The way William Duggan sees it, diesel-electric hybrid commercial trucks are good for his moving and storage business in two ways. The first is that, over time, the hybrid design will reduce diesel fuel consumption and thus save him money. By extension, though, cutting fuel use also lowers the pollution coming out of the vehicle's tail pipe; thus strengthening the appeal of his hybrid truck – and thus the attractiveness of his company to his ever-more environmentally sensitive clientele.

"The business case speaks for itself because today's client wants to do business with responsible companies," Duggan, owner and president of Wm. Duggan Co., a Walpole, MA-based Atlas Van Lines agent, told FleetOwner. "The fuel savings will pay for the cost of the hybrid … but the true return is incalculable. This technology lets us do the right thing for the environment and win new customers."

Duggan's household moving firm recently purchased a new 2010 Kenworth T370 diesel-electric hybrid straight truck from Atlas Terminal Co. and sourced from Evansville, IN, Kenworth dealer Palmer Trucks and body manufacturer Kentucky Trailer – making it the first Kenworth hybrid moving truck, according to the OEM.

Read entire article ...

The way William Duggan sees it, diesel-electric hybrid commercial trucks are good for his moving and storage business in two ways. The first is that, over time, the hybrid design will reduce diesel fuel consumption and thus save him money. By extension, though, cutting fuel use also lowers the pollution coming out of the vehicle's tail pipe; thus strengthening the appeal of his hybrid truck – and thus the attractiveness of his company to his ever-more environmentally sensitive clientele.

"The business case speaks for itself because today's client wants to do business with responsible companies," Duggan, owner and president of Wm. Duggan Co., a Walpole, MA-based Atlas Van Lines agent, told FleetOwner. "The fuel savings will pay for the cost of the hybrid … but the true return is incalculable. This technology lets us do the right thing for the environment and win new customers."

Duggan's household moving firm recently purchased a new 2010 Kenworth T370 diesel-electric hybrid straight truck from Atlas Terminal Co. and sourced from Evansville, IN, Kenworth dealer Palmer Trucks and body manufacturer Kentucky Trailer – making it the first Kenworth hybrid moving truck, according to the OEM.

"Trucks are a necessary part of our economy," Duggan added. "This technology allows us to lessen our footprint on the Earth … [but] our direct benefit is a 30% reduction in fuel consumption and a
corresponding 30% reduction in exhaust emissions."

Still, hybrid trucks are extremely expensive compared to their straight diesel counterparts – costing as much as $40,000 to $50,000 extra, noted Kevin Beaty, hybrid business unit manager for Eaton Corp. That's why it's important for fleets looking at hybrids to take advantage of any and all available incentives, Duggan told FleetOwner.

"We paid full price for our vehicle, but the Obama administration's recently created DERA [Diesel Emission Reduction Act] offers stimulus money to help offset the costs of hybrid trucks," Duggan explained. "The process requires an application for a stimulus funding grant which could pay for as much as 25% of the cost of a hybrid vehicle – as long as it replaces a diesel powered truck which is permanently disabled and taken out of service."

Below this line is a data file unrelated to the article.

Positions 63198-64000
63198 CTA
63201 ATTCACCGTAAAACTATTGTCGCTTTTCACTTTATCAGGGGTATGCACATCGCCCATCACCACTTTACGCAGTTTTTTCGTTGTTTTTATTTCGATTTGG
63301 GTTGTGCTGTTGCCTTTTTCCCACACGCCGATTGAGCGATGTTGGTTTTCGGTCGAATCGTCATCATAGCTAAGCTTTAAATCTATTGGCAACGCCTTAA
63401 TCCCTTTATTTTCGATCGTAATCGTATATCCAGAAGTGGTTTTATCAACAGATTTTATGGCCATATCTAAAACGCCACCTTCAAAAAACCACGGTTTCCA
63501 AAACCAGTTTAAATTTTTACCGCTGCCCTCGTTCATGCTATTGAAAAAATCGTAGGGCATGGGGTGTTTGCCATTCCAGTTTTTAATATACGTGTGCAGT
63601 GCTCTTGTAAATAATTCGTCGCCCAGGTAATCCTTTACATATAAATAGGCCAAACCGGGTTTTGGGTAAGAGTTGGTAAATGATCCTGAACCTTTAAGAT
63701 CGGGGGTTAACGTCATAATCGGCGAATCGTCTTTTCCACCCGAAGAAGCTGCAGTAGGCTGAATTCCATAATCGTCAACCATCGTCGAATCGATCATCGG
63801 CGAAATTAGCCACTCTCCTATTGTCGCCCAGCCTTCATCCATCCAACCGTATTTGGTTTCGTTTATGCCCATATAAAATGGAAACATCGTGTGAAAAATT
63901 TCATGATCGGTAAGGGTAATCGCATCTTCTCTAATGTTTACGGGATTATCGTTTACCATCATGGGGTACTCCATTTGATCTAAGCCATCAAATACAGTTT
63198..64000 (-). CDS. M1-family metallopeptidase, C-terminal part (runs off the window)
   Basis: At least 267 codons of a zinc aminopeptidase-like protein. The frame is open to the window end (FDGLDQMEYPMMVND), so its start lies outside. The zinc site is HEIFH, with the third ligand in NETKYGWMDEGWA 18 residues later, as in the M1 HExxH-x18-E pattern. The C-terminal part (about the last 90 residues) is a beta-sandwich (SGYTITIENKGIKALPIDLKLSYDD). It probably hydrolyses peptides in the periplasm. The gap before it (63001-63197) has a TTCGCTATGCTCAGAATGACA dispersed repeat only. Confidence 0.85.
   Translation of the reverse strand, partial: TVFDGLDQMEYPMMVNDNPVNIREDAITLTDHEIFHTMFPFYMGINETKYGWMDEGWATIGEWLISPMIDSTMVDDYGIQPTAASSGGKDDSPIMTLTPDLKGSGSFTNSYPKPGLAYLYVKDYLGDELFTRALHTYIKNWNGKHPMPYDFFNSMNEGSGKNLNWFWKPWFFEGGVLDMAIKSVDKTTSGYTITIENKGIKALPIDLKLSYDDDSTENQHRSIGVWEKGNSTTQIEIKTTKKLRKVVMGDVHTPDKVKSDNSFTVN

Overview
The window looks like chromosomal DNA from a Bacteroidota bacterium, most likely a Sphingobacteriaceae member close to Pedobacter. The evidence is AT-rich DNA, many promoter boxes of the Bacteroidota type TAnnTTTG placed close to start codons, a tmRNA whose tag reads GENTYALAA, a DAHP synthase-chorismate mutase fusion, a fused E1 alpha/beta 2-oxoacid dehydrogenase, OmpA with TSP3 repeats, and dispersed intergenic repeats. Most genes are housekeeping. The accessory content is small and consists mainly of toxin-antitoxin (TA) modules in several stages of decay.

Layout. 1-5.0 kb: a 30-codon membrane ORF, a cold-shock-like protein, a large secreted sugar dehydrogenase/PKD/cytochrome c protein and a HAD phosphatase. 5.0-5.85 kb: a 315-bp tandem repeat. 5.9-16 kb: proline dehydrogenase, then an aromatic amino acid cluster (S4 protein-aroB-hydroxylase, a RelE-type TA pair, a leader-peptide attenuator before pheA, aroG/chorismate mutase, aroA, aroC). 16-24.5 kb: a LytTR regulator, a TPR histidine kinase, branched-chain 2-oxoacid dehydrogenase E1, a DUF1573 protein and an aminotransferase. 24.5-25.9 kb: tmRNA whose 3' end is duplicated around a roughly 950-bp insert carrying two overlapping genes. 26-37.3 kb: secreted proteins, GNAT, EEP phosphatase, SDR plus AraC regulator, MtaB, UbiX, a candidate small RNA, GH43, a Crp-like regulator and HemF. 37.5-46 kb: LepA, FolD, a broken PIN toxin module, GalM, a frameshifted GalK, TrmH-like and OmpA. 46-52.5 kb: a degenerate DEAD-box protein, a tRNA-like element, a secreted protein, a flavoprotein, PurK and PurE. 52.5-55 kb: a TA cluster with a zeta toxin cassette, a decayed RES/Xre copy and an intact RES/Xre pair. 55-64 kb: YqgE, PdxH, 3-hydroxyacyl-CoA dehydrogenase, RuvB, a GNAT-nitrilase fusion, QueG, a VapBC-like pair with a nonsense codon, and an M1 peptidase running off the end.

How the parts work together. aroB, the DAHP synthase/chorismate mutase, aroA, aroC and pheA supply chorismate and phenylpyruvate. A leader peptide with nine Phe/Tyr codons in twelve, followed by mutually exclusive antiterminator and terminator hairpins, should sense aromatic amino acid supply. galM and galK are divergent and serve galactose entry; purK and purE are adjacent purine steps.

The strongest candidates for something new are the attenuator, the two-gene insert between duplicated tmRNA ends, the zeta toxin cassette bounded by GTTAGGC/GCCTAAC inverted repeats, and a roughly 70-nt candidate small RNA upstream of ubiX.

Duggan's Kenworth T370 Class 7 hybrid truck qualifies for IRS tax credits of up to $12,000, according to Kenworth. More information on available incentives and tax credits is available at www.epa.gov/otaq/eparecovery/index.htm and www.epa.gov/cleandiesel)

Greg Hoover, president & COO of Evansville, IN-based Atlas World Group, parent of Atlas Van Lines, pointed out that helping Atlas' network of over 500 moving and storage agents in the U.S. tap into those funds is critical to getting them to buy more hybrids.

"We work with our agents to make sure they are getting the full benefit, whether in tax credits or purchase costs," he told FleetOwner. "The bigger issue will be making them more accepted in terms of the business. Perhaps [that means more] incentives at our end; but I also think the market will drive toward this, if not our culture. Current regulations that we're seeing in various regions like Canada or California are a sign of that, as are reduced emissions for cars, etc. It's just a matter of the market following."

Hoover added that the business case will become only stronger over time. "I remember when cell phones were $1,000, and pocket calculators cost even more than that when they were introduced," he remarked. "But in both cases, people saw the value and then the cost of production came down. This is the same thing, but critical to a much more valuable commodity – our living space."

So, while he thinks there's a good business case for hybrid trucks going forward, that isn't all there is to it. "Yes, the savings might be reduced in the beginning because fuel is down and the cost of these trucks now is higher; that will adjust over time," Hoover said. "But I think there's a case to be made for doing what's right regardless of the cost. Our first obligation is to take care of our resources and planet. Hybrid trucks represent good stewardship of our resources and a commitment to being a responsible member of our communities."